I asked these questions in a March 2020 article after Pincher Creek physicians voiced concerns about budget changes at a community town hall.

A key point, one I hadn’t considered before, was that rural family medicine practices are small businesses with fixed costs. And when cost outweighs income, changes must be made for a practice to remain viable.

Financial costs aren’t the only consideration. At the time, Dr. Jared Van Bussel referred specifically to potential changes to maternity care and the cost of losing it. His concerns have not changed.

He also noted that disruptions to maternity care and individual health services impact the viability of the community.

A month later, Associate Clinic physicians announced a planned withdrawal of hospital-based services to come in 90 days. The move was prompted by a continuing lack of trust between doctors and Alberta Health, and ongoing uncertainty for the future. The uncertainty was not just for the physicians themselves but for their staff, patients and community.

 

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The point hit home, and Pincher Creek rallied around its doctors. Letters were sent to government officials and a drive-by rally was held in June.

At the same time, Covid-19 was moving in, stretching local, provincial, national and global medical care to its limit.

Negotiating a master plan between the Alberta Medical Association and the provincial government piled even more pressure on Alberta’s medical professionals.

In October, local physicians chose to continue working in the emergency room and hospital rather than withdrawing those services. The community gave a collective sigh of relief, but problems remained unsolved.

By April 2021, a tentative master plan from Alberta Health had been brought forward and voted down by AMA members. Tyler Shandro, then minister of health, had also been to Pincher Creek to meet with Associate Clinic doctors, who were cautiously optimistic that agreement could be found.

It was September 2022 before a new funding contract was agreed to between AMA and the province.

The number of doctors at the clinic began to decline. Some retired while others chose to pursue careers elsewhere.

Finding replacements continues to be a challenge. Meanwhile, the cost of operating the clinic remains.

As we have all seen the cost of living rise dramatically, the cost of running any kind of business has increased as well.

To put this in perspective, as with any business, the financial burden on each partner increases substantially when the number of partners declines.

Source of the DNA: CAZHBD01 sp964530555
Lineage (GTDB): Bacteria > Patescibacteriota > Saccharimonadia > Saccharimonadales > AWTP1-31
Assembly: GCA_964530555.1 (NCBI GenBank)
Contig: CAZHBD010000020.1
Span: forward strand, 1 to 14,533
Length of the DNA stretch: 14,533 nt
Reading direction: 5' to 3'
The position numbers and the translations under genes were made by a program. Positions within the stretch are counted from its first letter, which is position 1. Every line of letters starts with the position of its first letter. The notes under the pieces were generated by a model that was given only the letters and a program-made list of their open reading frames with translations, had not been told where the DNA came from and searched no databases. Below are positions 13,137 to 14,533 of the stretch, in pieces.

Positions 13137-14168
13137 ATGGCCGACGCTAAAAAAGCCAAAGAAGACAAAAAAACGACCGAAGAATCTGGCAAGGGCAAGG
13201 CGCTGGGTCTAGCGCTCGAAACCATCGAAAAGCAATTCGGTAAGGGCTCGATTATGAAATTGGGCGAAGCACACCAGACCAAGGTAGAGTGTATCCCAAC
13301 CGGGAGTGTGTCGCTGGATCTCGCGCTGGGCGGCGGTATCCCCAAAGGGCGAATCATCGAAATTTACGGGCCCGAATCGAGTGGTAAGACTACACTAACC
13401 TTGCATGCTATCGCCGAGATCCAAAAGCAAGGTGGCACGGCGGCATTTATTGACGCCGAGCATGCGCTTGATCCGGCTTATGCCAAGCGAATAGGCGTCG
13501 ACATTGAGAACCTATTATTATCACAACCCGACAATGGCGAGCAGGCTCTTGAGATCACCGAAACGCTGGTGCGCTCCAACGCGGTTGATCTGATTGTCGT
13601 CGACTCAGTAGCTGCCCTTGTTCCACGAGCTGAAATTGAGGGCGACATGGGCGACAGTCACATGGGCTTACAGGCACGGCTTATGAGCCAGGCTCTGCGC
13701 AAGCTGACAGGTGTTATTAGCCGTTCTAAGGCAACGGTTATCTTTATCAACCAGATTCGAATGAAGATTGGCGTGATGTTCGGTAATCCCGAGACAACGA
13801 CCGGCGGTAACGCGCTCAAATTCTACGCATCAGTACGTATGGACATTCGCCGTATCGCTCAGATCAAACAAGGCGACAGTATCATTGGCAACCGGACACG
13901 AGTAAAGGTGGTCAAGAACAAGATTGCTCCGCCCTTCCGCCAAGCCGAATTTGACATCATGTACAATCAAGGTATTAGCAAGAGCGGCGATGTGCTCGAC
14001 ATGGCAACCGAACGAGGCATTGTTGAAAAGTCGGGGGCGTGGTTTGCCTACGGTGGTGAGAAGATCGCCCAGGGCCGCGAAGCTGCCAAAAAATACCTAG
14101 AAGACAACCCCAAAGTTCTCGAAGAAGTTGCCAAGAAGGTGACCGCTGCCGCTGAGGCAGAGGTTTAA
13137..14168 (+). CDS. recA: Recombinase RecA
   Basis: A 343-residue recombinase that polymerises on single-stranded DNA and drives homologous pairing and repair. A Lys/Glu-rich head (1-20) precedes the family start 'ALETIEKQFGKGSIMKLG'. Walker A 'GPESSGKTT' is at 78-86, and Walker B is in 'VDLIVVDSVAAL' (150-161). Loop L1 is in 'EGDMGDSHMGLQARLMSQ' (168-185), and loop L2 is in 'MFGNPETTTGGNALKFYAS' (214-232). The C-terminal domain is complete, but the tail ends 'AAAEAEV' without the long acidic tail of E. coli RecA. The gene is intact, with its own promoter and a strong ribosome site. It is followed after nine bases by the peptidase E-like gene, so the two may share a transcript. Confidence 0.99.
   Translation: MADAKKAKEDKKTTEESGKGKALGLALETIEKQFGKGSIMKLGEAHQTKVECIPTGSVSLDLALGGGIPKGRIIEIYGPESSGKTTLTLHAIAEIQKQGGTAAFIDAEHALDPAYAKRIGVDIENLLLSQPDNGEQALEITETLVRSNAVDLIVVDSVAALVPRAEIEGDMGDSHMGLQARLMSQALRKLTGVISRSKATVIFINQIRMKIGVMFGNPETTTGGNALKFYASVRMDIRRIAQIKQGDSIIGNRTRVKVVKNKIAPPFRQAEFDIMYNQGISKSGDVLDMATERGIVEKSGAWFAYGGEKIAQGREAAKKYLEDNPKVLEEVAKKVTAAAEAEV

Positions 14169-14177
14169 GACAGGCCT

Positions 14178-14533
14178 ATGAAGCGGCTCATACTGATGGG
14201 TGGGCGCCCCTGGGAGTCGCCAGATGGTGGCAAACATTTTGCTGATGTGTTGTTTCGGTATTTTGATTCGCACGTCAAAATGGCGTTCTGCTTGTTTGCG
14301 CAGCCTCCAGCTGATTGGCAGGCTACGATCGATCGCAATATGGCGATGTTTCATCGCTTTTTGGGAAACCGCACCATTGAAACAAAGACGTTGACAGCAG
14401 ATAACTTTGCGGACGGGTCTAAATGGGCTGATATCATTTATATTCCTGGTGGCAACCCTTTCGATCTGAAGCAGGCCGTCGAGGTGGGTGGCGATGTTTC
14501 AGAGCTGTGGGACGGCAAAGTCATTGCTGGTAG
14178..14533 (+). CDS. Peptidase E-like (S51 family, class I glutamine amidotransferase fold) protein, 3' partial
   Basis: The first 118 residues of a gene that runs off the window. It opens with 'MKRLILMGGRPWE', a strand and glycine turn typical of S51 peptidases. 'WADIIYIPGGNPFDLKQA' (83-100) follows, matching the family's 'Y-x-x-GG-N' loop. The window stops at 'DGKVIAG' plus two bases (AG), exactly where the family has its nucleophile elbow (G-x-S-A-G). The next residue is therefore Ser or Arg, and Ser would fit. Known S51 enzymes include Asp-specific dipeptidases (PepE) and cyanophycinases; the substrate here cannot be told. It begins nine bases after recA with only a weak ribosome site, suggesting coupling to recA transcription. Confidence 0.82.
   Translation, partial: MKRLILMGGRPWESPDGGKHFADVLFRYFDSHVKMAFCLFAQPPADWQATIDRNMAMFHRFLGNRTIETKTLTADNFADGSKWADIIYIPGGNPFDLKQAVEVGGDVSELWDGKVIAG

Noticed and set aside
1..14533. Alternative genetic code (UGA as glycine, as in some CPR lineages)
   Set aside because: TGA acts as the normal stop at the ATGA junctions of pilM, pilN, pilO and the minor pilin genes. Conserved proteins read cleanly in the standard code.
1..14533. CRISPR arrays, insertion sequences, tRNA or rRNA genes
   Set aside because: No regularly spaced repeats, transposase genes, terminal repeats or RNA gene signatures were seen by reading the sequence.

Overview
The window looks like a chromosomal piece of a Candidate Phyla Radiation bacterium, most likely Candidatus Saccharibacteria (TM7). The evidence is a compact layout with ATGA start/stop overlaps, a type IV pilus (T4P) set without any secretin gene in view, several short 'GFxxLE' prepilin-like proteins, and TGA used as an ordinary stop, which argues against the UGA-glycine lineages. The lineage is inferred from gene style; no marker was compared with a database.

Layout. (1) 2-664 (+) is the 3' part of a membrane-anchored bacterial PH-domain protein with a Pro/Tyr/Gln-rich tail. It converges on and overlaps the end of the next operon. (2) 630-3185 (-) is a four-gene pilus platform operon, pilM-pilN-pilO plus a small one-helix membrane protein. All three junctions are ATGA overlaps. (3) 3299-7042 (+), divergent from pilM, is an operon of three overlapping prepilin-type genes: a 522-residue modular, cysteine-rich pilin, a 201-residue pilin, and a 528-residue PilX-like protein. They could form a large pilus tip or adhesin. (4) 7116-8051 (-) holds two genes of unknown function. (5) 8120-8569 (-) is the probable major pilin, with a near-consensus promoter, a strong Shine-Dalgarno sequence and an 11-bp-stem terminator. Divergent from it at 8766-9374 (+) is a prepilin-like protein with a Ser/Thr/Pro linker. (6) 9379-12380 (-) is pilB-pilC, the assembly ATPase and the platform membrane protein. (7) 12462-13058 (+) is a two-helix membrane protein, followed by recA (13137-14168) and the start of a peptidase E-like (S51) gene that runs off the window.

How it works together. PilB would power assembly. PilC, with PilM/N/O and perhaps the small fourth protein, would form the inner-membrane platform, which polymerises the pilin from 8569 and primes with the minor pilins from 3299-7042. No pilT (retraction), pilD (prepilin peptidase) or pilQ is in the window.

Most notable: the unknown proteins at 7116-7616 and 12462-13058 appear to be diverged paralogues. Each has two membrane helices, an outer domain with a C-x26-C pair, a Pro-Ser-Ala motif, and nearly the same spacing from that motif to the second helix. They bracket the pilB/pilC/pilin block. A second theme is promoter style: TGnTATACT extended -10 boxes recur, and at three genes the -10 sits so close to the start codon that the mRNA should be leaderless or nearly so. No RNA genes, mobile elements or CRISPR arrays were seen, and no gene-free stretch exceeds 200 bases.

Speaking from personal experience, the stress and workload also increase significantly when staffing changes occur.

 

 

Let’s take stock of what we have in Pincher Creek.

We have a clinic and hospital providing continuity of care under one roof, personal relationships with physicians, an anesthetist and a surgeon, and even a CT scanner. Most importantly, we have a team of family doctors providing comprehensive care.

We also have our medical community working in difficult circumstances and likely losing hope for positive change. The emergency department was closed overnight twice in July due to a shortage of physician coverage.

About 800,000 Albertans do not have a family doctor, a situation especially dire in rural areas.

Our community has amazing medical resources, which are easy to take for granted, but a lack of stability under the very foundation of our health care system leaves it in danger of caving in.

“It’s crumbling around us as we speak.”

Dr. Paul Parks, president of the Alberta Medical Association, spoke those words Tuesday morning while sharing the results of a family and rural generalist physician survey conducted last week.

Asked to put the current state of affairs into medical terms, he likened it to a mass casualty that is bleeding out. The bleeding needs to be stopped and the patient stabilized.

Only then, once the chaos has passed, can treatment proceed.

 

Ace of spades card on ad for Chase the Ace at the Pincher Creek Legion

 

About 30 per cent of Alberta doctors participated in the AMA survey. Most have been practising for 11 or more years and 43 per cent are dealing with 1,000 or more patients.